The boyish, Ashton Kutcher-like comedian Andy Samberg made his name in the US posting spoof videos on YouTube; his debut vehicle Hot Rod is a skittish but endearingly silly film from Lorne Michaels' Saturday Night Live stable. Like Death Proof, which only truly zinged in the way Quentin Tarantino wanted it to if you happened to have seen 1970s grindhouse features, Hot Rod might appear semi-incomprehensible to any viewers who've never watched a cheesy 80s sports movie and have only minimal knowledge of old MC Hammer records.
Samberg plays the eponymous hero, an amateur stuntman in a stick-on moustache who putters about the suburbs on a crummy, clapped-out moped; needless to say, his every death-defying leap usually results in physical injury of a sort. His latest mission is to jump a row of school buses to raise money for mocking stepfather Ian McShane's heart transplant: the best gag in the film is that Rod isn't specifically doing it for this brute's health, but just so he can eventually kick pa's ass in a fight.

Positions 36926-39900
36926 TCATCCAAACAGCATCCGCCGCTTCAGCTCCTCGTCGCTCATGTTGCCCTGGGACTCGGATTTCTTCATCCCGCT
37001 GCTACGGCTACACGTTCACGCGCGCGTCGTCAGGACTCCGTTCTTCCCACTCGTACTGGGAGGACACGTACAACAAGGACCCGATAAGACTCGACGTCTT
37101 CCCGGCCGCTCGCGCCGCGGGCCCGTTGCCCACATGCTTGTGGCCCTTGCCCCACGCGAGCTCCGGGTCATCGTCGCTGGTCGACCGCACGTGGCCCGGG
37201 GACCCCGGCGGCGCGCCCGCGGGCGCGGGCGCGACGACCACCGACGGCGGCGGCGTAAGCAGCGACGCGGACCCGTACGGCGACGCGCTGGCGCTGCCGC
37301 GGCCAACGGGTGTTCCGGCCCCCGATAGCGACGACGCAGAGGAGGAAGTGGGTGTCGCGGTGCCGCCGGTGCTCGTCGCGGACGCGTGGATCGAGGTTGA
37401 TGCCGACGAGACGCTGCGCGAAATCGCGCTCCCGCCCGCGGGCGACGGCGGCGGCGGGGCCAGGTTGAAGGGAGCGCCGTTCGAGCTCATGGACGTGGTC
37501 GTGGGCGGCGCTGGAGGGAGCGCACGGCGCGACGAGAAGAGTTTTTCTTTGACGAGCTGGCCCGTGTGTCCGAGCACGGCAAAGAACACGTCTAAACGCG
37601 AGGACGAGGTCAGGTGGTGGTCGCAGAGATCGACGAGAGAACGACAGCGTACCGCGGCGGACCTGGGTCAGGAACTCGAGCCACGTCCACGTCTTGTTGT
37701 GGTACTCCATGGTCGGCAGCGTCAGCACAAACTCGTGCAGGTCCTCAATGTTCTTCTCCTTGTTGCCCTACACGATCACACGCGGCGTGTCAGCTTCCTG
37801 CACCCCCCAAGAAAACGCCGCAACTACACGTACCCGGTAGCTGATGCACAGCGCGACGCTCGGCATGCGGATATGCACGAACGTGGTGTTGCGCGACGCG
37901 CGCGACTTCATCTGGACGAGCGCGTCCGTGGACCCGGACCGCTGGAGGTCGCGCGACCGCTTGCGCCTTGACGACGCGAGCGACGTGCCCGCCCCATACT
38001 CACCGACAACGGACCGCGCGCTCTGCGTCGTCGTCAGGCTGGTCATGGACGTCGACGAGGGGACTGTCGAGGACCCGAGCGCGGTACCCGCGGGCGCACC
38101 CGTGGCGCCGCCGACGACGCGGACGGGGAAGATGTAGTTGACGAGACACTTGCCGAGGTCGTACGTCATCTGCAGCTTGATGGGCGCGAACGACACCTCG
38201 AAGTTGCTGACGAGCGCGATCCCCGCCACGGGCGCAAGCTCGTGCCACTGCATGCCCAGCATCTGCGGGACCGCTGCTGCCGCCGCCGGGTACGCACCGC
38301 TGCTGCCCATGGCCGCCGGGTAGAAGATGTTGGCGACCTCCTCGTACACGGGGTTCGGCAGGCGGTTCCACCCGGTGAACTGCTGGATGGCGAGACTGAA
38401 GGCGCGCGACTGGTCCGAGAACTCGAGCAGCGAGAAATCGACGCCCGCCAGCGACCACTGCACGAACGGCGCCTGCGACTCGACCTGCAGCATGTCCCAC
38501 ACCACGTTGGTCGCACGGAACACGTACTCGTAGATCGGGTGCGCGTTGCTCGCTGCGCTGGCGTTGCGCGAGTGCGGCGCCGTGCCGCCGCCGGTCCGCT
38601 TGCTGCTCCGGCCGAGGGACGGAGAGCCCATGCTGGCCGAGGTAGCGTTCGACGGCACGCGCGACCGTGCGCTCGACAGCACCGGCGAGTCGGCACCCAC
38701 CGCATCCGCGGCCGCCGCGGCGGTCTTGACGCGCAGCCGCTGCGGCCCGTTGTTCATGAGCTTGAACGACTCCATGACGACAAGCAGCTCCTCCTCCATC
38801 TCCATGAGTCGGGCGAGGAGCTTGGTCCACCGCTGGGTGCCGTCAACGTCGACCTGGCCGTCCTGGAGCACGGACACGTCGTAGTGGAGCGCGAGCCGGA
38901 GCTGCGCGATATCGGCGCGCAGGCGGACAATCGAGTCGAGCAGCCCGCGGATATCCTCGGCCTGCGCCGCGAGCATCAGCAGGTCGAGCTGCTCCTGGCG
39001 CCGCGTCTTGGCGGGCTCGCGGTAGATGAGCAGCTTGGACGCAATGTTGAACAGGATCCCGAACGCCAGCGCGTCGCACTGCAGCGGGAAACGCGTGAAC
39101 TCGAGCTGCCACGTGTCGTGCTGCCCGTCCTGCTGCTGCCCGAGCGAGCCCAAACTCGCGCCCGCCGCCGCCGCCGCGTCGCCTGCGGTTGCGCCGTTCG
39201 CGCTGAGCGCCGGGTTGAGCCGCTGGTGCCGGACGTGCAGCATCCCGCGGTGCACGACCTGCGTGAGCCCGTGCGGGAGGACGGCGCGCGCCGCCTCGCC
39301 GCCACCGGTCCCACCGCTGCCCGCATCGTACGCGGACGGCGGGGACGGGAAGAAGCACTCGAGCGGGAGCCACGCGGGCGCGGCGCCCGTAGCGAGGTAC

Akiva Schaffer's direction subscribes to a broad, anything-goes policy: the soundtrack and fashion date from the Reagan era, but the Internet and mobile phones the leads use suggest all this is happening in our own backyard. (Rootlessness is always a problem whenever comedians in their late twenties and thirties try to relive their youth on screen: take the Wayne's World films, where the least convincing aspect was that teenagers in the early 1990s would be excited by Aerosmith and Alice Cooper.)
These SNL offshoots are prone to a certain comic sameyness - like Wayne and Garth, or the clueless nightclubbers played by Will Ferrell and Chris Kattan in A Night at the Roxbury, Rod and his entourage are essentially overgrown kids - and here the hero's hobbydom leads Samberg and Schaffer into the fistfights-and-carcrashes crudity of a Superbad or Jackass movie: more than once, a character goes facefirst into an immovable object, a joke that doesn't get any funnier - or less painful - in the repetition.
There are lulls along the way, and Isla Fisher really ought to move on from having bodily fluids chucked up all over her - she can't do anything especially persuasive or funny with her big speech declaring her love for Rod on the grounds that he hasn't changed (i.e. he's comprehensively failed to grow up) - but Hot Rod nevertheless concludes with a run of very strong gags, most notably the comeuppance of Will Arnett's Andrew McCarthy/Rob Lowe-style yuppie, and the most inspired screen use to date of John Farnham's timelessly inspirational power ballad "You're the Voice".